Hi, folks. Adam Selzer here, S.J.'s boss on the Smart Aleck Staff. Just thought I'd give you a bit of an update about SJ and his whereabouts.

Most authors go through a sort of "post launch depression" when their book comes out and doesn't make a huge splash. After a dozen odd books that got good reviews but were hard to find in stores, I'm sort of used to it. S.J. isn't, though. We all deal with it in our own ways. Most of us whine about our publishers, or Barnes and Noble, or the simple fact that there's no market for YA humor these days. SJ didn't complain at all. That's not the kind of writer SJ is. But that's not to say there was no post-launch depression. SJ always wanted to Do Big Things, and slowly realized that putting a book out isn't as Big as it seems.

In January, a couple of months after SPARKS came out, SJ showed up at Smart Aleck HQ with this giant canvas ball - about the size of a monster truck - that barely fit into a city parking space.

"SJ," I said, "what the heck is this?"

"All terrain vehicle," SJ said. "Invented it myself. Look inside."

Inside of the thing, there was nothing but an axl with a hammock hanging off of it. "This baby'll roll over land or sea," said SJ. "You steer by sliding the hammock up and down the axle to shift the weight."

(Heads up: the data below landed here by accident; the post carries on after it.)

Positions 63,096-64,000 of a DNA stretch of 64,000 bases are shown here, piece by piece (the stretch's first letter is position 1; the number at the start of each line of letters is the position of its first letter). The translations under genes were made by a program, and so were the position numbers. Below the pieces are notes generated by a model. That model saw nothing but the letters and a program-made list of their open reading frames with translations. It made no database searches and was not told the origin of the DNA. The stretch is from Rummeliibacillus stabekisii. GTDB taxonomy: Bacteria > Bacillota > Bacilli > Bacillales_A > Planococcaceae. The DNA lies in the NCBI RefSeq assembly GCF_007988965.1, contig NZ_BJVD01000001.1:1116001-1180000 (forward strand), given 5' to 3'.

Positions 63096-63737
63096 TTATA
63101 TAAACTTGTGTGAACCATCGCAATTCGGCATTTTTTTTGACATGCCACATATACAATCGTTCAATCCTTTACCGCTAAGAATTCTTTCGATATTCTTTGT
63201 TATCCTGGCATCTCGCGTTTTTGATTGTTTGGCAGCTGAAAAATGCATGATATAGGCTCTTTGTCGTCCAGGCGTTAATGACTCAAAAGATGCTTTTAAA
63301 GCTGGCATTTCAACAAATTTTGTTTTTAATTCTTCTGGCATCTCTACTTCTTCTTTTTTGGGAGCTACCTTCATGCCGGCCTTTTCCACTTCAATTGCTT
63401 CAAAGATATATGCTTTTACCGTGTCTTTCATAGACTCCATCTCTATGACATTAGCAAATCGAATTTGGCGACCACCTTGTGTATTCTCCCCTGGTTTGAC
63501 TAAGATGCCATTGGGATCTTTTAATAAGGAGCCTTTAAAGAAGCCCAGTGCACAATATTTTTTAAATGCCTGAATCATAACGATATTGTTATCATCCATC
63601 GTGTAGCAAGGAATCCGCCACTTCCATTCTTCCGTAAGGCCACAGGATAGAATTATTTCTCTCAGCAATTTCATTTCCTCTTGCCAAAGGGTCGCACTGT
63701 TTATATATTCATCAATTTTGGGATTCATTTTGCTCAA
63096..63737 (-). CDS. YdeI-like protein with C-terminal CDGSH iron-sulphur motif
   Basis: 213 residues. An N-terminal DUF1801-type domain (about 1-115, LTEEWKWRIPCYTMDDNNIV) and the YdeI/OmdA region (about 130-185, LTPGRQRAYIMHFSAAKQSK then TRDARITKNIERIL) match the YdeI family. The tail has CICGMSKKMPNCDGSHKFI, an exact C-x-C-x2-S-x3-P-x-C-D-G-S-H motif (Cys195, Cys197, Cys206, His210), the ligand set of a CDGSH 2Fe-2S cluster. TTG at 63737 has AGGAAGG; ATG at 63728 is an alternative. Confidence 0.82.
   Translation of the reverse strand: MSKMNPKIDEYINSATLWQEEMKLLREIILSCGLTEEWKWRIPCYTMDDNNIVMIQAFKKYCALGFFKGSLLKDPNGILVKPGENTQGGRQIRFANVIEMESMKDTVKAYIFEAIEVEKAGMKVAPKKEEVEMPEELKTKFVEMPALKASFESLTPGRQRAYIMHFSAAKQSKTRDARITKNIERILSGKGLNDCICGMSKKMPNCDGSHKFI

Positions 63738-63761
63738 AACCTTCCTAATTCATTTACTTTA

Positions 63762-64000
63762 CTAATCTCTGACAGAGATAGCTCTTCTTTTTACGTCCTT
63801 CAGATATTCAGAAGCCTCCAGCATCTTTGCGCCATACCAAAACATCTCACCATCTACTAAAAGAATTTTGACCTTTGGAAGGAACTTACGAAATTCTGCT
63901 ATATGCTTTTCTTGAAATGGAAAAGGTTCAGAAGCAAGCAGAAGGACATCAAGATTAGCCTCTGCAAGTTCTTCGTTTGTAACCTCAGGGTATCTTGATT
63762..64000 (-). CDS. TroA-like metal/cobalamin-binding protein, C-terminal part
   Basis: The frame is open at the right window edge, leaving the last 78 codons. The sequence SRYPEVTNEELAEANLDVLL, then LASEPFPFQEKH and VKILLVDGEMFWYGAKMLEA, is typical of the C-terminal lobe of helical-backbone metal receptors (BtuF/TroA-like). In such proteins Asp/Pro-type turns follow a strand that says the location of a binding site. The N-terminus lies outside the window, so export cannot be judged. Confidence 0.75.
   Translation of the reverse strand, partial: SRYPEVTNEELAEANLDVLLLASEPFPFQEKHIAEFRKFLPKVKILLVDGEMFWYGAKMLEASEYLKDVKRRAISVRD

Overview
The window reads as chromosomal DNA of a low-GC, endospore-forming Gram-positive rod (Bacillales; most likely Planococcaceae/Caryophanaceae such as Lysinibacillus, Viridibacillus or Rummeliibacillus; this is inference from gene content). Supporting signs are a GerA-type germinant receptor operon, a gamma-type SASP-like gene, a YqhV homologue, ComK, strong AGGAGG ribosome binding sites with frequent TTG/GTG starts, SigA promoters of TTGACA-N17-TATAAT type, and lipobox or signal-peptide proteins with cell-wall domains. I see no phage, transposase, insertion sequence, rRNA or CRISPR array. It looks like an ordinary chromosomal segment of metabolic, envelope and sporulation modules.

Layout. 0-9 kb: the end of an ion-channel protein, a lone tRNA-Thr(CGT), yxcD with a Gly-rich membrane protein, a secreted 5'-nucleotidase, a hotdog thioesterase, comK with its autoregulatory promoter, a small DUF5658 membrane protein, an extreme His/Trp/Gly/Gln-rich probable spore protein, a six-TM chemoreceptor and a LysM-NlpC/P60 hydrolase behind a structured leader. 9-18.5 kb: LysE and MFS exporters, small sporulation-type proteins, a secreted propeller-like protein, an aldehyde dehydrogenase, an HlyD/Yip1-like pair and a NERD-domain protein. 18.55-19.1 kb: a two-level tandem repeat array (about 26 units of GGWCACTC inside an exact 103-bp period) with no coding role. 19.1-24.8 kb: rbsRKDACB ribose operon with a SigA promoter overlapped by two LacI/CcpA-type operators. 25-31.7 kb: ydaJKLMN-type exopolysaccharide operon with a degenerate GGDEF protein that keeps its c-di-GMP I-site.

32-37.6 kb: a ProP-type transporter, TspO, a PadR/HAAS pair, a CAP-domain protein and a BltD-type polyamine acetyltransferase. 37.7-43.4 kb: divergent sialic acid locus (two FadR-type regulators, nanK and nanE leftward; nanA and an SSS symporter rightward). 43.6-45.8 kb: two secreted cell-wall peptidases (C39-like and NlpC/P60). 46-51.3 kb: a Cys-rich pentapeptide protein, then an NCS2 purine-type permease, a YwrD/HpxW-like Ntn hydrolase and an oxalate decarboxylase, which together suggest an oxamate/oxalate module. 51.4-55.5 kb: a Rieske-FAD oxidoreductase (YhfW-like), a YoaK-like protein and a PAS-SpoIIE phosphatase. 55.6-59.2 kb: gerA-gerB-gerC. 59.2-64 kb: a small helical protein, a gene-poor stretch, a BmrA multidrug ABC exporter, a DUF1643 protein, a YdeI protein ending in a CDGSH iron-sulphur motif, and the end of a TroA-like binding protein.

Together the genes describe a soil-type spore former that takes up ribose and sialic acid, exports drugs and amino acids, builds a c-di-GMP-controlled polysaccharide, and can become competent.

"SJ," I said, "what the heck are you going to do with this?"

"I'm going on an expedition," said SJ. "To the north pole."

"Like in Winnie the Pooh?"


"You know that since that book came out, they've discovered the north pole, right?" I asked.

"Did they find Santa?"

"Uh, no."

"Then they weren't really at the pole."

And SJ climbed into the hammock and the big canvas balloon rolled away down Grand Avenue, towards Lake Michigan. I guess SJ was planning to take the Great Lakes into Canada and head to the pole from there.

A few weeks back we got a note saying "Have been in the arctic for two weeks without snuff."

SJ doesn't use snuff anyway, so none of us here at HQ thought much about it.

But that's the last we've heard. I'm sure SJ is still okay out there, and has not frozen to death or been eaten by a polar bear.

- adam

Friday, February 17, 2012

What S.J. stands for....

For those who've asked, S.J. stands for Satan Jehosephet.

Like all authors who go by initials, I am gender-neutral.

I just kicked Adam Selzer's ass at tetherball.

The Smart Aleck Staff is in high-gear trying to get new guides going. The Smart Aleck's Guide to Grave Robbing is now on ibooks.  Just click here: